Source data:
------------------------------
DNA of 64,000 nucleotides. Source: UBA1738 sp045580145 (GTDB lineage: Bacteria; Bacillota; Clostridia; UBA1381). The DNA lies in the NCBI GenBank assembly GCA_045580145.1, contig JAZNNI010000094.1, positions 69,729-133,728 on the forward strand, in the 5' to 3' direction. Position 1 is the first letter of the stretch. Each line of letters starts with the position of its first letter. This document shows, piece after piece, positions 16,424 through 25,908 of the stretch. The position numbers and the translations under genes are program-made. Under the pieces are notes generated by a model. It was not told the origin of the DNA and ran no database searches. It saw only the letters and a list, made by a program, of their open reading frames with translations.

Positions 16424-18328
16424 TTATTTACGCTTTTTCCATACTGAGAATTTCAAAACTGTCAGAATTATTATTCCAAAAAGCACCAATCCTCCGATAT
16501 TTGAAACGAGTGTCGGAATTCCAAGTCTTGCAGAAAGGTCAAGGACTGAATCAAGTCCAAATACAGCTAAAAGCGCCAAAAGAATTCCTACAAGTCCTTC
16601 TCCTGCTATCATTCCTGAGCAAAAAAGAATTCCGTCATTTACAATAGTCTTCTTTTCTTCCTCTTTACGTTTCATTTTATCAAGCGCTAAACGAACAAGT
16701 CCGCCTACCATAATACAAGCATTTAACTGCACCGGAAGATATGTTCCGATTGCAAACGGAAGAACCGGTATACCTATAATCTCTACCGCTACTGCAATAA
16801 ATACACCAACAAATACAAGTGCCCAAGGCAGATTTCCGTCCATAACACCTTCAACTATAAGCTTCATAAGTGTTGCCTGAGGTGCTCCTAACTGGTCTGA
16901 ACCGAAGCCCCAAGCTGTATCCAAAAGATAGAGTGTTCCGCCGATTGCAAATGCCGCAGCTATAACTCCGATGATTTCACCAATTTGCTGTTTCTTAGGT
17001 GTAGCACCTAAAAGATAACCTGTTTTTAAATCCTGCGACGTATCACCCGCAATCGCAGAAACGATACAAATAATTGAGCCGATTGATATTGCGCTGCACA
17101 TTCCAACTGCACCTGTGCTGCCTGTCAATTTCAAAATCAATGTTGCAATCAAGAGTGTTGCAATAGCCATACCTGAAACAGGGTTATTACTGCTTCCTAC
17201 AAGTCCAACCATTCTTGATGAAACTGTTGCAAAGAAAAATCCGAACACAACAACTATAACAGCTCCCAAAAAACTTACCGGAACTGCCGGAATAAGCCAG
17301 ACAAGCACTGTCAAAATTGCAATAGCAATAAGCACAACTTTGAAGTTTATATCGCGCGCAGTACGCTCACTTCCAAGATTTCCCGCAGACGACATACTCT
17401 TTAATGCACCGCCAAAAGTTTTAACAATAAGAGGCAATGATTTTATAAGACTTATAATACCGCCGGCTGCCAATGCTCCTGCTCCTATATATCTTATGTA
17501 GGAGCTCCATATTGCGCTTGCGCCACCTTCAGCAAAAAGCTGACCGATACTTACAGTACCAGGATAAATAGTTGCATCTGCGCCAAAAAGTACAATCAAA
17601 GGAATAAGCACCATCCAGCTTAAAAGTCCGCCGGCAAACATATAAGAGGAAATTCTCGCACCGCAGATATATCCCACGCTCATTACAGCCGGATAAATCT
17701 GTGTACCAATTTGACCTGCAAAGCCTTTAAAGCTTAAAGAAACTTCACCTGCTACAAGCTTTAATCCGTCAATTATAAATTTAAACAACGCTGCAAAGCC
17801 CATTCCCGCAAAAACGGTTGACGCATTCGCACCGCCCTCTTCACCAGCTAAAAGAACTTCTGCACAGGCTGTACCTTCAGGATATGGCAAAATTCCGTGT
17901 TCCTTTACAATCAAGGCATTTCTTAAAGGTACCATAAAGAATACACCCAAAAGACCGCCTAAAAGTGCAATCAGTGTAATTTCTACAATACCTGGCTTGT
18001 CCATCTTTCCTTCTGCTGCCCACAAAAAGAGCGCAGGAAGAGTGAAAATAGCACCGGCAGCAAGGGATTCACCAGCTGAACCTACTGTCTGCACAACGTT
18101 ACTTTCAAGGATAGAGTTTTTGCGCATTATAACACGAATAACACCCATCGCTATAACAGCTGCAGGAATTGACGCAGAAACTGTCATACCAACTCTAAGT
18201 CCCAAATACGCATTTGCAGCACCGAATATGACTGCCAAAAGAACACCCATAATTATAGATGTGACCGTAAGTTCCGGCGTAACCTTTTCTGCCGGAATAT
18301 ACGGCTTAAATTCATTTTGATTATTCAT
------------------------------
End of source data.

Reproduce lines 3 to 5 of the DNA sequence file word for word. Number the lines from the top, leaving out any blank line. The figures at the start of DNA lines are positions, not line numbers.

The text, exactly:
16424 TTATTTACGCTTTTTCCATACTGAGAATTTCAAAACTGTCAGAATTATTATTCCAAAAAGCACCAATCCTCCGATAT
16501 TTGAAACGAGTGTCGGAATTCCAAGTCTTGCAGAAAGGTCAAGGACTGAATCAAGTCCAAATACAGCTAAAAGCGCCAAAAGAATTCCTACAAGTCCTTC
16601 TCCTGCTATCATTCCTGAGCAAAAAAGAATTCCGTCATTTACAATAGTCTTCTTTTCTTCCTCTTTACGTTTCATTTTATCAAGCGCTAAACGAACAAGT